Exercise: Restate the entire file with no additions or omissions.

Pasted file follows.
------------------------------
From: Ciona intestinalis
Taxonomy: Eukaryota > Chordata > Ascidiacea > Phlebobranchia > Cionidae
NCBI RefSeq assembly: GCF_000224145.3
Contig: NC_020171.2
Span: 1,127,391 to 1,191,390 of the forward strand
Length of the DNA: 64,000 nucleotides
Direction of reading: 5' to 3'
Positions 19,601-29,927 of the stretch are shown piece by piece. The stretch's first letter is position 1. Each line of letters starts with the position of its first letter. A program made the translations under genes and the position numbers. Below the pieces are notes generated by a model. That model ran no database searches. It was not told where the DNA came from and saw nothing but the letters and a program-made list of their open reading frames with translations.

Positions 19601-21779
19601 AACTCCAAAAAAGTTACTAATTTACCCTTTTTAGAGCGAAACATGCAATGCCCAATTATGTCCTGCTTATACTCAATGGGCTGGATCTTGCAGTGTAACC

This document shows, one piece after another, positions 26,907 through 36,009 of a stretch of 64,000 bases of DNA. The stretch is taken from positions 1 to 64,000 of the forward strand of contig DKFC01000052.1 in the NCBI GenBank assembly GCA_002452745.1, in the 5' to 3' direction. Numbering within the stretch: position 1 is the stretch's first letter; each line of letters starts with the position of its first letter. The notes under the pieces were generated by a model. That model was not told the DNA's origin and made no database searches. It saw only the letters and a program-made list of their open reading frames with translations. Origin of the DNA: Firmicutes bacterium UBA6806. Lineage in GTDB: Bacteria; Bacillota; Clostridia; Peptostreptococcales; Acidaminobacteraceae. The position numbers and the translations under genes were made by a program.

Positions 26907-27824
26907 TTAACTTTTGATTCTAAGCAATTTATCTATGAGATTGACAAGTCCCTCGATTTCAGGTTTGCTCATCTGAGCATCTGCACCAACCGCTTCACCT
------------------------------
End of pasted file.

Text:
From: Ciona intestinalis
Taxonomy: Eukaryota > Chordata > Ascidiacea > Phlebobranchia > Cionidae
NCBI RefSeq assembly: GCF_000224145.3
Contig: NC_020171.2
Span: 1,127,391 to 1,191,390 of the forward strand
Length of the DNA: 64,000 nucleotides
Direction of reading: 5' to 3'
Positions 19,601-29,927 of the stretch are shown piece by piece. The stretch's first letter is position 1. Each line of letters starts with the position of its first letter. A program made the translations under genes and the position numbers. Below the pieces are notes generated by a model. That model ran no database searches. It was not told where the DNA came from and saw nothing but the letters and a program-made list of their open reading frames with translations.

Positions 19601-21779
19601 AACTCCAAAAAAGTTACTAATTTACCCTTTTTAGAGCGAAACATGCAATGCCCAATTATGTCCTGCTTATACTCAATGGGCTGGATCTTGCAGTGTAACC

This document shows, one piece after another, positions 26,907 through 36,009 of a stretch of 64,000 bases of DNA. The stretch is taken from positions 1 to 64,000 of the forward strand of contig DKFC01000052.1 in the NCBI GenBank assembly GCA_002452745.1, in the 5' to 3' direction. Numbering within the stretch: position 1 is the stretch's first letter; each line of letters starts with the position of its first letter. The notes under the pieces were generated by a model. That model was not told the DNA's origin and made no database searches. It saw only the letters and a program-made list of their open reading frames with translations. Origin of the DNA: Firmicutes bacterium UBA6806. Lineage in GTDB: Bacteria; Bacillota; Clostridia; Peptostreptococcales; Acidaminobacteraceae. The position numbers and the translations under genes were made by a program.

Positions 26907-27824
26907 TTAACTTTTGATTCTAAGCAATTTATCTATGAGATTGACAAGTCCCTCGATTTCAGGTTTGCTCATCTGAGCATCTGCACCAACCGCTTCACCT